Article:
The Great Galeoto: A Play in Three Acts with a Prologue

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Doubleday, Page, 1914 - 140 pages
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Page 79 - God be praised, this is a state of things that does not last long in Madrid. One morning somebody takes the trouble to notice them, and from that moment, behold society engaged in the business, without aim or object, on the hunt for hidden frailty and impurity. Then it pronounces and judges, and there is no logic that can convince it, nor living man who can hope to persuade it, and the honestest has not a rag of honor left. And the terrible thing is, that while it begins in error, it generally ends...
Page 78 - But this is what I do not understand. Galeoto was the book they were reading, and they read no more. They stopped reading? That's easy enough to understand. But this Galeoto, tell me where he comes in, and who was he? You ought to know, since he has given his name to the play that is to make you famous. Let me see. (Takes up the MS. and examines it. ) ERNEST. Galeoto was the go-between for the Queen and Launcelot and in all loves the third may be truthfully nicknamed Galeoto, above all when we wish...
Page 141 - Teodora.] PEPITO. [Restraining him.'] Father ERNEST. Stay. [Pause.] Let nobody touch this woman. She is mine. The world has so desired it, and its decision I accept. It has driven her to my arms. Come, Teodora. [He raises her, and sustains her.] You cast her forth from here. We obey you.
Page 9 - I must bring types on the stage whose guile repels, and is the less natural because evil in them has no object. This exposes me to a worse consequence, to the accusation of meaning to paint a cruel, corrupted, and debased society, when my sole pretention is to prove that not even the most insignificant actions are in themselves insignificant or lost for good or evil.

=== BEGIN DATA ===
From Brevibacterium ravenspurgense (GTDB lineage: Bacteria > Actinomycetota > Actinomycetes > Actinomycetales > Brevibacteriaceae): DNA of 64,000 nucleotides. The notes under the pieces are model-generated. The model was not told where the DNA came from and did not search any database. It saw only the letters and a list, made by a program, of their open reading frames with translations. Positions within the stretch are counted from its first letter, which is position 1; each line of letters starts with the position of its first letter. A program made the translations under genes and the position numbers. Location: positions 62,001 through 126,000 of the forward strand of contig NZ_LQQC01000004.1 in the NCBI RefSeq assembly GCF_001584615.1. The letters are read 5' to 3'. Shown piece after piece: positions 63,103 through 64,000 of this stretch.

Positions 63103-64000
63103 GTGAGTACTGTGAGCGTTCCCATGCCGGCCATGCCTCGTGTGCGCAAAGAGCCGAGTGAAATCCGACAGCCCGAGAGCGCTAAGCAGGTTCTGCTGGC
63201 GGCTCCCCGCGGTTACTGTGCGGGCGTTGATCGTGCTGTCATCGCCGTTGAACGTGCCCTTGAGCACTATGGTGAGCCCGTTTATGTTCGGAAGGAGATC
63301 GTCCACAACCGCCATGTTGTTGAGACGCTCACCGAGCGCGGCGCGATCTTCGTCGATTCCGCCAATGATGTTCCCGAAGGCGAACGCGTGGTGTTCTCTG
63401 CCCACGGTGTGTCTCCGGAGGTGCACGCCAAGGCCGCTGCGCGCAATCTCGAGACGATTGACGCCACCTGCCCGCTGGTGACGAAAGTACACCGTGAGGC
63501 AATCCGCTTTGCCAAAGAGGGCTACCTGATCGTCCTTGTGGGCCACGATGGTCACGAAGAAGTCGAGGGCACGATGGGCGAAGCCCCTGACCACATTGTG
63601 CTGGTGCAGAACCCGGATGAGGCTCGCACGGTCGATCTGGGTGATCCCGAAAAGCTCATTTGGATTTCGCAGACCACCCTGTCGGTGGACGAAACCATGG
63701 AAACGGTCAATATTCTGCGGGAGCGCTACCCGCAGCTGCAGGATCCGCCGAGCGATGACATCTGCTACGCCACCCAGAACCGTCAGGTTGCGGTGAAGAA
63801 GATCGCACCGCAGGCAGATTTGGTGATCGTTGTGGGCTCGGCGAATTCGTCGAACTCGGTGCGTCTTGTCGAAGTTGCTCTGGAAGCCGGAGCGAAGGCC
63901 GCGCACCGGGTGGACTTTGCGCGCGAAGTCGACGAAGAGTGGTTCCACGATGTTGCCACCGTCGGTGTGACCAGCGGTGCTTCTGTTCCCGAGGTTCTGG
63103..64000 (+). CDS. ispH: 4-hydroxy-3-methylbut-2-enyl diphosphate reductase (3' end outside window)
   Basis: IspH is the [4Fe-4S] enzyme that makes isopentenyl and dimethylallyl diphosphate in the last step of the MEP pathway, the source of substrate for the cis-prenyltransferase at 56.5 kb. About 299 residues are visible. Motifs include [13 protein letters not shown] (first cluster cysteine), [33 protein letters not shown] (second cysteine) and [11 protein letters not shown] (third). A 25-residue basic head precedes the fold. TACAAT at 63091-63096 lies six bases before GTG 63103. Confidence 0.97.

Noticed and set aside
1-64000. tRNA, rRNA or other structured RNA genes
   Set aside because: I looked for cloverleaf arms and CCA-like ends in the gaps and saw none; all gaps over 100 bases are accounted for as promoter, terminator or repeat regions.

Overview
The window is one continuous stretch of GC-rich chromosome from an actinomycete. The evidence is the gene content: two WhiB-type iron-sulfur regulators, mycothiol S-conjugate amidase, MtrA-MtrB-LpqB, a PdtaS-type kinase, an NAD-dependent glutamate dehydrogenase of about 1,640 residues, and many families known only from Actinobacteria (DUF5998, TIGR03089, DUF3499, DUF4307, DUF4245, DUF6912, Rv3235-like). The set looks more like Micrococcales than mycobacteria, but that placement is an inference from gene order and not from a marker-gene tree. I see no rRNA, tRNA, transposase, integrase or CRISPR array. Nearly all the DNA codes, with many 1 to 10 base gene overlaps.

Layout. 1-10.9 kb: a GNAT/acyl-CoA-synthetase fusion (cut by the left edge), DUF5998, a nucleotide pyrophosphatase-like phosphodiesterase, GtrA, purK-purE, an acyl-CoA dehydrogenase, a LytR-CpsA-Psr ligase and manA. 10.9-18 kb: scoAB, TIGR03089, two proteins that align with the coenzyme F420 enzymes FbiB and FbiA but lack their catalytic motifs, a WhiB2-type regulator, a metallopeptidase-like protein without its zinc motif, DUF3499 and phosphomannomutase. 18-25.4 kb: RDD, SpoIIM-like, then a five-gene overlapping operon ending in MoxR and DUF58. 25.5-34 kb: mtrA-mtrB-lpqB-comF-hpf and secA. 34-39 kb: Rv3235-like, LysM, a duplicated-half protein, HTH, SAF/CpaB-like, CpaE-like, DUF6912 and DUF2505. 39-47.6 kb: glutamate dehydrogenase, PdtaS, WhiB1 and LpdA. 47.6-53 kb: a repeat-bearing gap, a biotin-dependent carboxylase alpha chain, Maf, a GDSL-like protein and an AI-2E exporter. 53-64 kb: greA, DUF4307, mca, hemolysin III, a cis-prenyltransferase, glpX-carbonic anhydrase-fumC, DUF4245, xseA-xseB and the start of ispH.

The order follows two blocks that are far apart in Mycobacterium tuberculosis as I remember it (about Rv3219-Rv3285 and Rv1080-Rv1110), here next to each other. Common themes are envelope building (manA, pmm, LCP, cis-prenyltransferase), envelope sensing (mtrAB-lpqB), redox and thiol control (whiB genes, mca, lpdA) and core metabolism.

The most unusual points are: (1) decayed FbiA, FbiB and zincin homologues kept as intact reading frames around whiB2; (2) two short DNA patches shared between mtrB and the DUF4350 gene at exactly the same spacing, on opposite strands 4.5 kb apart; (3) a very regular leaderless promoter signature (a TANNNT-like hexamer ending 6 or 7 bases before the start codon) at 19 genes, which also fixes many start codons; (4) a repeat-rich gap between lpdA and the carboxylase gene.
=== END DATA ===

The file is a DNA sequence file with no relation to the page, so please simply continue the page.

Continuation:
Page 141 - Yes ; now you are right. I will confess now. Do you want passion ? Then passion and delirium. Do you want love? Then love — boundless love. Do you want more? Then more and more. Nothing daunts me. Yours the invention, I give it shelter. So you may tell the tale. It echoes through all this heroic town. But should any one ask you who was the infamous intermediary in this infamy, you will reply ' ourselves, without being aware of it, and with us the \ stupid™ chatter of busybodies.1 Come, Teodora...
Page 7 - You've excited my curiosity. (Sits down on the sofa.) ERNEST. Imagine the principal personage, one who creates the drama and develops it, who gives it life and provokes the catastrophe, who, broadly, fills and possesses it, and yet who cannot make his way to the stage.
Page 44 - MERCEDES' is very marked.) MERCEDES. The man is a shabby-hearted betrayer, who, for one hour of pleasure, would thrust upon the woman a life of sorrow: the husband's dishonor, the ruin of a family, and she left shamed and condemned to social penitence in the world's disdain, and to keener punishment still at the whip of her own conscience.
Page ix - Each especial case, I have remarked, has its own especial go-between. Sometimes it is the entire social mass that is Galeoto. It then unconsciously exercises the office under the influence of a vice of quite another aspect, but so dexterously does it work against honour and modesty that no greater Galeoto can ever be found. Let a man and woman live happily, in tranquil and earnest fulfilment of their separate duties. Nobody minds them, and they float along at ease. But God be praised, this is a state...
Page 8 - JULIAN. Not entirely. Everybody may be condensed in a few types and characters. This is matter beyond my depth, but I have always understood that the masters have more than once accomplished it. ERNEST. Yes, but in my case it is to condemn me, not to write my drama.
Page 8 - JULIAN. Never mind. Give me a few. ERNEST. Look! Each individual of this entire mass, each head of this monster of a thousand heads, of this Titan of the century, whom I call everybody, takes part in my play for a flying moment, to utter but one word, fling a single glance. Perhaps his action in the tale consists of a smile, he appears but to vanish. Listless and absent-minded, he acts without passion, without anger, without guile, often for mere distraction's sake.

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